4. Danijela: I saw that doll in the museum. It looks as a girl has just left it there and she'll be back soon to take it and play with it. That doll is one more proof that the children were in Auschwitz and murdered as were their parents.

   Rozalija: Dear Eden and Shay, instead of my description of a doll in Auschwitz, I'm sending you this picture. Use your imagination and think about a little girl who played with it, then left it somewhere in Auschwitz and never returned back.

   (www.nddup.org.uk/ assets-auschwitz)

Danijela: Our guide told us about the Nazis who decided to kill European Jewish in concentration camps. Those people signed the document about it, shook hands as they did a good business. That was the «Final Solution of the Jewish Question». Just a few men had a meeting and the genocide started. Just a few men!

Yarden: How did you feel when you got in Auscwitz?

Ohad: My brother told me that when you come in Auschwitz you feel like the air is sad and the atmosphere is down. Did you feel that too?

Mladen: Hello, Yarden and Ohad! Yes, your brother was right. The air in Auschwitz was sad and the atmosphere was down. It was so quiet there. Now, I can remember: I could hear the birds singing up in the trees. The fresh wind was blowing, it was sunny and clear, the visibility was very good outside. Everything was clean.

I'm not a small child, I'm 14 years old, History is my favourite school subject. I perfectly knew where I was at that moment. When I entered the first building, the sun disappeared, the air was still and very, very sad. I could only hear the steps of people and whispering. I experienced different feelings: desperation, sadness, anger...I even felt my heart became a huge question mark: WHY?

To Our Friends from Crotia and Rozalija:
I want to know how did you feel when you were in the death camps?
Itay
Nikolina: Well, after some time, I'm able to explain my feelings easier. Shortly, I felt humiliated. I felt humiliated in the name of all mankind. I'm learning about the WW2 at school and I know a lot about that past, but I can't accept such a huge humilitation people were exposed to in Auschwitz. I felt ashamed for all those who had created that horrible ideology of more or less important nations
Amity, who is coming with Marsha to Hvar this summer, would like to ask you a question: How do you feel about the fact that 60 years ago there were concentration camps in Croatia? Did this affect your visit to Aushwitz with your class?

Kruno and Rozalija

Kruno: Hello, Amity, I'm glad you are coming to Croatia and I hope you will enjoy on Hvar.

Your question is very difficult to answer. I had to read some articles and I talked to some people including my teacher.

I know there were concentration camps in Croatia during the Second World War. I'm learning about it at school this year. I didn't think about it before we went to Auschwitz. I didn't even know what I would see there. I only knew Auschwitz was in Poland and millions of Jews were killed in Nazi camps. Now I know! It is a hard true that there was a concentration camp in Croatia called Jasenovac. Thousands and thousands people lost their lives just because they were different nationalities, religions, political attitudes and many of them were Jews. Every year in April the celebration of Jasenovac breakout is celebrated in Croatia. Former prisoners who survived in that awful camp come to the open Memorial area to participate in a multi-denominational religious service in memory of the innocent victims - Jews, Gypsies, Serbs, Croats and others.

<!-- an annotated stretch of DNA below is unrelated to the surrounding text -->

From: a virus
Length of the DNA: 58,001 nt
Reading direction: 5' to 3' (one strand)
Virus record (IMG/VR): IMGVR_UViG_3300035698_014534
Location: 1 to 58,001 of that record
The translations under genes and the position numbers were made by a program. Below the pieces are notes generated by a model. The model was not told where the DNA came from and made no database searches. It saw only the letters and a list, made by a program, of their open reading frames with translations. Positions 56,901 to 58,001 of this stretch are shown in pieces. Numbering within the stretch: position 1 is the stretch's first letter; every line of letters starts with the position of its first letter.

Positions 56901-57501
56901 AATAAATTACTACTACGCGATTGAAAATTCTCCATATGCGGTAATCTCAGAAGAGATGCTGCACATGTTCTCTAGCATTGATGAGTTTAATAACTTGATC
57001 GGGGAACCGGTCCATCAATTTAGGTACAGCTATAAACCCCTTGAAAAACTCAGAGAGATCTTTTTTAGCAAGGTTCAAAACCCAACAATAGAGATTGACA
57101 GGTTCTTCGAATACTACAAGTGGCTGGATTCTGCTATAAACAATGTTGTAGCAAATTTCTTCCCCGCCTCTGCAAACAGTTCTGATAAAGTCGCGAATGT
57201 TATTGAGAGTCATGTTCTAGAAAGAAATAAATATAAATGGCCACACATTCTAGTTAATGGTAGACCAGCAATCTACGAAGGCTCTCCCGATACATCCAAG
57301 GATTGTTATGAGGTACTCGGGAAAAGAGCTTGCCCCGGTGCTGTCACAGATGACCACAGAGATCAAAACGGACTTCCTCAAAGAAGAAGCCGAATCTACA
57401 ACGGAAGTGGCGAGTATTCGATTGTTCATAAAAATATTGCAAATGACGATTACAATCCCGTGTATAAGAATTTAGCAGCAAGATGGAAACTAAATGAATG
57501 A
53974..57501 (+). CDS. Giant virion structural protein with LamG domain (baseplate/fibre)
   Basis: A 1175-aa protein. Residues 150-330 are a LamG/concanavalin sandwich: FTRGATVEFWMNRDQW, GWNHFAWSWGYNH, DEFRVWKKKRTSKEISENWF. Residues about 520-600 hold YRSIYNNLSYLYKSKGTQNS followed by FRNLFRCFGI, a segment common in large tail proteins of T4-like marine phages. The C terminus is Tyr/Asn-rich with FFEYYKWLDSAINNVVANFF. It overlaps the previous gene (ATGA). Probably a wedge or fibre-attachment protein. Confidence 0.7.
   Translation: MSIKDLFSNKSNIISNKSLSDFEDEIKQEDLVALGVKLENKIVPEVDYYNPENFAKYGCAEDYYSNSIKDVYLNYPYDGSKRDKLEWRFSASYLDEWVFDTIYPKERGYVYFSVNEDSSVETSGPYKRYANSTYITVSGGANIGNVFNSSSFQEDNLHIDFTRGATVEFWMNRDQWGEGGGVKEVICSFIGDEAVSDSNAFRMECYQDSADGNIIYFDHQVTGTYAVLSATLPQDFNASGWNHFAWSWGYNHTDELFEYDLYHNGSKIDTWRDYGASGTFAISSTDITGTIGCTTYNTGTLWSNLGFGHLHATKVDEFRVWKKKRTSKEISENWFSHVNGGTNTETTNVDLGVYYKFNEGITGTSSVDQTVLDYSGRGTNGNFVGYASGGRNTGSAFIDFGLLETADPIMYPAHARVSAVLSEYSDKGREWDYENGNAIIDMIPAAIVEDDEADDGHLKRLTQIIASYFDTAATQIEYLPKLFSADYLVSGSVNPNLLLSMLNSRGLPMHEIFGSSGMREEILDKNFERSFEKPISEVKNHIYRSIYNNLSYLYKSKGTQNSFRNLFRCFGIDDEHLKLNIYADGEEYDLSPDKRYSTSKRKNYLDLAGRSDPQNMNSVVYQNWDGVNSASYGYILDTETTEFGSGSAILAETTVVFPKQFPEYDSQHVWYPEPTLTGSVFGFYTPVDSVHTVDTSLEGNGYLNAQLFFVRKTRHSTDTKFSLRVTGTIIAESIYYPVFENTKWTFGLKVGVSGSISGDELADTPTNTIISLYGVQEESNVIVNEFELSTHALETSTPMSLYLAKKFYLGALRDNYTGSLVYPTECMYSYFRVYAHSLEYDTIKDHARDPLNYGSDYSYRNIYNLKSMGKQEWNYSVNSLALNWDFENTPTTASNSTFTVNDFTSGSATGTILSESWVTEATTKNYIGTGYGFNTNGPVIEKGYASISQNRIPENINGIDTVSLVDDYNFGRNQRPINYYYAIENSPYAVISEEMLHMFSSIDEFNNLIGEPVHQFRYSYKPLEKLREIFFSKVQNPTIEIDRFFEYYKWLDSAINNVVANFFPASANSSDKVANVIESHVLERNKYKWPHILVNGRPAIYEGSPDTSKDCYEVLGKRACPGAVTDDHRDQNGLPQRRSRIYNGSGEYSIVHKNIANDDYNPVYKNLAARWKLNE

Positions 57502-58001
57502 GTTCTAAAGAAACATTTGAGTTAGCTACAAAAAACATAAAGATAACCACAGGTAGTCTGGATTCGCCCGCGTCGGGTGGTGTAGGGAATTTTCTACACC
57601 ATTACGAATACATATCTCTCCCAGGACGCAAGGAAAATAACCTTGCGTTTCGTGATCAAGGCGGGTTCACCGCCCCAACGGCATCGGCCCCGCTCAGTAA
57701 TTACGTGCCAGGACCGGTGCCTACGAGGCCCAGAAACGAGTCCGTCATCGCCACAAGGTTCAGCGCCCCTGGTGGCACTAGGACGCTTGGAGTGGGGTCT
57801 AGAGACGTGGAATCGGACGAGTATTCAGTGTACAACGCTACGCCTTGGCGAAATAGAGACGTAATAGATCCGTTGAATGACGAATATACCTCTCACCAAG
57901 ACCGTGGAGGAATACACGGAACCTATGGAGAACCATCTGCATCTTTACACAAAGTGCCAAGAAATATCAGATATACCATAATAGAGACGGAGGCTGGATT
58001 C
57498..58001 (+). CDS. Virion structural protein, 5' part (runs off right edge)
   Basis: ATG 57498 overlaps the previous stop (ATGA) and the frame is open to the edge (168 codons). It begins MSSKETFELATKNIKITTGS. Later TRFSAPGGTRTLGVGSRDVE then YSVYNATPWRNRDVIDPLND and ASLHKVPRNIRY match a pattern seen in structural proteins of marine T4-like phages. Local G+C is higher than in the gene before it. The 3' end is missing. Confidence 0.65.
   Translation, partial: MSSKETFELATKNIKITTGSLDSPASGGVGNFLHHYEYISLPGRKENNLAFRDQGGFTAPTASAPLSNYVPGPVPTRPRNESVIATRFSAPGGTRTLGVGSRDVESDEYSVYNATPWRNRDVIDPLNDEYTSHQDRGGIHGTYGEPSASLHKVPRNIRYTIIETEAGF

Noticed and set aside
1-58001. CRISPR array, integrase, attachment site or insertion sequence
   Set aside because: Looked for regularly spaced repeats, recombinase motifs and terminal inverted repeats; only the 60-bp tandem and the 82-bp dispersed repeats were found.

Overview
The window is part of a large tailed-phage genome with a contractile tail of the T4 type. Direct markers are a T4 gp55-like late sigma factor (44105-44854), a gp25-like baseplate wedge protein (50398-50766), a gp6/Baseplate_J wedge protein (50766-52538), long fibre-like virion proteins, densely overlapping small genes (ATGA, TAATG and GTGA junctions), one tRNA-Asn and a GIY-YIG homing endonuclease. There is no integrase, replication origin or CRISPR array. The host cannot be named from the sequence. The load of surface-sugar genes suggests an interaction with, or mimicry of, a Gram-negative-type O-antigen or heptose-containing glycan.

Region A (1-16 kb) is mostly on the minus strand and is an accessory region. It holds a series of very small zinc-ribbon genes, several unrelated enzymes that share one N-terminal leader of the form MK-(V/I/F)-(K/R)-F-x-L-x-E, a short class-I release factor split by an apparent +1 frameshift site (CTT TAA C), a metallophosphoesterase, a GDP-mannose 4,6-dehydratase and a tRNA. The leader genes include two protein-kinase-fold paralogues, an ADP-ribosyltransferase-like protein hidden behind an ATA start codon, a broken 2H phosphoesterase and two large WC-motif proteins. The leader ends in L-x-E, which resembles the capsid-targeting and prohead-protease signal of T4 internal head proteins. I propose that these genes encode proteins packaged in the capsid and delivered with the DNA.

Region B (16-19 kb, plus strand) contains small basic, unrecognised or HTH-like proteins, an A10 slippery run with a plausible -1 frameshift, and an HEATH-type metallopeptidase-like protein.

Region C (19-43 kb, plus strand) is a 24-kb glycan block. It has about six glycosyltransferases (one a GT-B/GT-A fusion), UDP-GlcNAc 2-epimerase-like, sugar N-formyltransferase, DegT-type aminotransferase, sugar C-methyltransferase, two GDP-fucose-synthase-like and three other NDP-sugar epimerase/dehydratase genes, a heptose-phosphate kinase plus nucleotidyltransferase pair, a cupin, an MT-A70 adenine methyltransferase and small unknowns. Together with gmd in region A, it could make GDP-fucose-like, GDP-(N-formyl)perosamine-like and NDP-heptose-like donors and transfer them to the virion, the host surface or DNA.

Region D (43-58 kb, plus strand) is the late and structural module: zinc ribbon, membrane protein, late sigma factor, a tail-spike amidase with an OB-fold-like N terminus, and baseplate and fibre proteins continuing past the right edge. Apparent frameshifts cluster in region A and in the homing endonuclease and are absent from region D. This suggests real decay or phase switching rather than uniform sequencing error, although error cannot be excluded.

I was very sad in Auschwitz and I'm very sad now. I have a strong wish for the future: never, never again.

Rozalija: Thank you, Amity, for this question. It has moved my courage!

The fact that there was a large concentration camp in Croatia 60 and more years ago has influenced my life since my childhood. Later, I found out about Holocaust. Jasenovac was a dark point that affected the life of many people in Croatia. Even today, in modern and independent Croatia, Jasenovac represents the horrors that can't be denied, mustn't be denied.

Croatian people remember the past, it is deeply rooted into their history that was, in one dramatic period, on the side of evil. Thank God, a great majority of Croatians were anti-facists and fought against that evil.

There are still many unresolved historical issues about Jasenovac. That's why the teachers' role in education of school children is very important. Jasenovac has greatly impacted my visit to Auschwitz and influenced my teaching. I didn't hesitate to take my students there although they are young, I knew they would benefit from that visit. Listening about that part of history isn't the same as to see the places where genocide happened.

A day before our trip to Auschwitz we had the pre-visit discussion and I mentioned Jasenovac as the place where Croatian facists committed crime. I was ready to deal with their personal reflections as well as their emotional impact of the visit.

Of course, Auschwitz experience and facts about Jasenovac will always deeply affect my teaching. My students are now informing others. Their feelings are exceptional.